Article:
CVT as Mental Health Ambassadors on World Mental Health Day | The Center for Victims of Torture

CVT as Mental Health Ambassadors on World Mental Health Day

Monday, November 23, 2020

Authors Wahba Hassanein, psychotherapist/trainer, and Tet Puok Duel, counseling supervisor, are with CVT Ethiopia-Gambella.

It is not easy to talk about mental health in Ethiopia’s Nguenyyiel camp, despite the fact that experiences of conflict and displacement mean that many people need mental health services. The question is: why it is not easy?

The answer comes from one client, “I didn’t know there was a doctor (clinician) that could help me with my bad thoughts and the bad things in my mind.”

So World Mental Health Day on 10 October is a special commemoration when we take the opportunity to announce that, Yes, what comes to your mind and is bothering you can be treated.

We do this by walking through the camp and sharing the word directly with the community. When we started the march in the camp, especially when we used recorded messages to increase awareness by sharing simple information about mental health, the people in the community were looking to us with curiosity, and approached to ask more about what we could do at the CVT healing center. The song that we created and recorded in the local Nuer language was our ambassador to speak about hope in the camp.

Our CVT Gambella team has been working more than two years to increase awareness here. Due to the transient nature of the population in the camp, the community is always changing. We consider this an opportunity to work with more clients, increasing awareness about mental health.

We believe that if we succeed in passing the message that the pain that comes to your mind can be treated, and that mental health is like physical health, this could save several lives.

The interesting point during the commemoration is how much our refugee incentive workers are motivated and believe in what they are doing. This reflects the importance of CVT’s investment to build capacity inside the refugee community through our dedicated training and supervision for our incentive workers.

When we met one of our clients during the commemoration activities in the camp, she seemed proud of what we were doing, and encouraged the team to move on, showing her feeling of belonging to this entity even in the face of common stigma against mental health. We felt the appreciation of the community – we were even joined in our efforts during the march when some children wanted to help us hang the banner. They were happy to walk with us in the camp.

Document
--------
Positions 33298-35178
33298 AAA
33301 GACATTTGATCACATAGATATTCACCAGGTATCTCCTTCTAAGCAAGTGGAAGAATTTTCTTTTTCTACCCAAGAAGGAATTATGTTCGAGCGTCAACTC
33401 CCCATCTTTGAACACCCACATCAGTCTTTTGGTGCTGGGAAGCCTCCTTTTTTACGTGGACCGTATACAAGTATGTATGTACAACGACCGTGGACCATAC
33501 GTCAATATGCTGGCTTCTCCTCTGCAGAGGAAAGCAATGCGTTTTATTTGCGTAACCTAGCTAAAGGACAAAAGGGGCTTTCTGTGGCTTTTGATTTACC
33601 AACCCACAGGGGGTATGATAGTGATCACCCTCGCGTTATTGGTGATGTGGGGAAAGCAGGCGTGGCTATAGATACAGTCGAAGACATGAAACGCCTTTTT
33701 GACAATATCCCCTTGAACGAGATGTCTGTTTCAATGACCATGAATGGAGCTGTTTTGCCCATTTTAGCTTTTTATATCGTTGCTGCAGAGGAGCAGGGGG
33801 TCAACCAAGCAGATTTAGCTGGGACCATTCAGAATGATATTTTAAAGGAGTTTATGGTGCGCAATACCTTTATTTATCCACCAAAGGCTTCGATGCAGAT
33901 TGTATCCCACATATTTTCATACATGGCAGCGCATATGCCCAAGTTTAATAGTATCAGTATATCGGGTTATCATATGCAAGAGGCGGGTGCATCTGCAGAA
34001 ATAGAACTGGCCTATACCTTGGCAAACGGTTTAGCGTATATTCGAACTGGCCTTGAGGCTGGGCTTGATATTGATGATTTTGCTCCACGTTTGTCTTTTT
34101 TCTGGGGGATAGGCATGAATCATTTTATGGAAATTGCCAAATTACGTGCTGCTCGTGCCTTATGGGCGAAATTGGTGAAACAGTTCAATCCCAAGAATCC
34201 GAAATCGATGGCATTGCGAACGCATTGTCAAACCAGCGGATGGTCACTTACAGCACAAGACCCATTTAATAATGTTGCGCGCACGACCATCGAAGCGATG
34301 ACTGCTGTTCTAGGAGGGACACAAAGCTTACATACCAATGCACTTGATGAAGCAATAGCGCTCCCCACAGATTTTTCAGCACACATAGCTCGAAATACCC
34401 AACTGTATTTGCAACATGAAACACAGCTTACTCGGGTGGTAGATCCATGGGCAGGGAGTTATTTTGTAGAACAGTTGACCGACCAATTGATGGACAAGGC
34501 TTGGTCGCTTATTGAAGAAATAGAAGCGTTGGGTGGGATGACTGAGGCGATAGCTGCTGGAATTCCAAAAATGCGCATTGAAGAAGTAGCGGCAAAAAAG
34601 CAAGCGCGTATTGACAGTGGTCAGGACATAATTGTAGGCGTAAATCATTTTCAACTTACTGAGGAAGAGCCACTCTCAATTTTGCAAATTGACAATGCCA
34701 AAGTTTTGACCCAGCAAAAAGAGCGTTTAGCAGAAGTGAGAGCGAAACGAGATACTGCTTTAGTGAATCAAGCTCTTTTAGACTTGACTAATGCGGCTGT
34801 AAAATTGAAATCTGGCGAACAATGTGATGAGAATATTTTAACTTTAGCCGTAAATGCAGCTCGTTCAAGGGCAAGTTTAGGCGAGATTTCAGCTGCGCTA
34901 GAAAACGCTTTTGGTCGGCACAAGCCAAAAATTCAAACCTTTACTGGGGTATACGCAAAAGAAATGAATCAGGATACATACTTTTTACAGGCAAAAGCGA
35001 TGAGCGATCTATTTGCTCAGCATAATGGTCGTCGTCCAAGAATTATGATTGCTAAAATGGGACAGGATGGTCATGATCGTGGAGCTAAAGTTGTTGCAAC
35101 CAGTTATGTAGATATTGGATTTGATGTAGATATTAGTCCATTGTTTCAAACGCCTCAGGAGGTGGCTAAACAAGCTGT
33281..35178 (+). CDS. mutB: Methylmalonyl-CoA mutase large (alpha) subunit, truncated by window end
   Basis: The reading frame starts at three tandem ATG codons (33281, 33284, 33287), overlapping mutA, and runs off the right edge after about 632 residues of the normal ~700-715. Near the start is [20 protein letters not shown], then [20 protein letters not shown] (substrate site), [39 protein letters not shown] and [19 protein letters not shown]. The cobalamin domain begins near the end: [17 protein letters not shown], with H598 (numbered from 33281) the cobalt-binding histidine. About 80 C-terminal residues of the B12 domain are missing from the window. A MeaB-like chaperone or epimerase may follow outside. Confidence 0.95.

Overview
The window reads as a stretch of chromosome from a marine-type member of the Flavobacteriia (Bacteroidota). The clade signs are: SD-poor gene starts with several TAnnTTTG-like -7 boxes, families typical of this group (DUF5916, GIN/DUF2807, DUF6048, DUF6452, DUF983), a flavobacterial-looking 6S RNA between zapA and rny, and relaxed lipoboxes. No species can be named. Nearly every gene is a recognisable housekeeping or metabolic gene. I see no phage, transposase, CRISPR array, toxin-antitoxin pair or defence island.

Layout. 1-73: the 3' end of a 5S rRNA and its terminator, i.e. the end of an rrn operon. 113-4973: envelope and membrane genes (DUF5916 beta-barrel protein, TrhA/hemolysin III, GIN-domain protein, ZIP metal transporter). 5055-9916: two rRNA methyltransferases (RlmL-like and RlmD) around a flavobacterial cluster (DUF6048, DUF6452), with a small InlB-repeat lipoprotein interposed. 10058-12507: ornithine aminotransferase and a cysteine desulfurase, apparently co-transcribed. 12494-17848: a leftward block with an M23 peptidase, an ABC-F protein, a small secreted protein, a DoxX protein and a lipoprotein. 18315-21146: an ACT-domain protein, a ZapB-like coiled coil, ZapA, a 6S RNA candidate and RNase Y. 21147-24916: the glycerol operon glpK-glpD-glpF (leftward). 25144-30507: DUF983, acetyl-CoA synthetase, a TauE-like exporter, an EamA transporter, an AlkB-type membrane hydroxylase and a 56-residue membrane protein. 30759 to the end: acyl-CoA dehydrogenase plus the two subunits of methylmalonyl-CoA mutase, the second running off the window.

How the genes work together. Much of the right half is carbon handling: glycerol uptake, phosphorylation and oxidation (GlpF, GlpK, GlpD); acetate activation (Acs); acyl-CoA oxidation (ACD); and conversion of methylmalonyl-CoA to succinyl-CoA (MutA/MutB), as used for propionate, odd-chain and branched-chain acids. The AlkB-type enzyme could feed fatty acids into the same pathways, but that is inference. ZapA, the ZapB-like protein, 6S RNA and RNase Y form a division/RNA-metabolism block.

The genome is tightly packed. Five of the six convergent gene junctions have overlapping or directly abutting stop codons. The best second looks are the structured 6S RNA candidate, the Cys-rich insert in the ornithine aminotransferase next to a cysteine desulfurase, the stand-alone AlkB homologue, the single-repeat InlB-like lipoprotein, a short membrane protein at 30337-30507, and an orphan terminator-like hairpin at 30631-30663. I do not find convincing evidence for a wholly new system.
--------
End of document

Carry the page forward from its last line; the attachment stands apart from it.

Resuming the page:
The main theme for this year is giving hope, and this is what we are keen to include in all our activities. Our message for this year is “When problems cover you like rain, look for the rainbow. When darkness covers you, look for stars.” Our second message is “Stop mental health stigma.”

We are aiming to make mental health a familiar term to all the population through our activities in our camp healing center and in the local community.

We also targeted the host community population with messages this year. While celebrating and providing awareness in the community, you find that it is very difficult for community members to talk about mental health due to myths and misconceptions and low mental health awareness.

That is why people with a mental health condition are highly stigmatized and ignored. The common way of taking care of people with severe mental health conditions (usually psychosis) is to keep to them tied at home to prevent them from harming themselves or others. For individuals who are experiencing depressed mood and social withdrawal, there is shame in showing these symptoms in the community, even if it is due to traumatic events. So the neighbors will not address it; they will just go to clients’ homes to take them to the daily activities , which can end with some suicidal cases because there is no space or opportunity to speak out about that. This is a very sad result of the lack of awareness about treatment and the possibility of stabilization and recovery. 

CVT is committed to working on raising mental health awareness in the community to overcome the stigma and negative attitudes about mental health conditions, and the myths about mental illness, so that people will be able to talk about it everywhere and get appropriate support.

 

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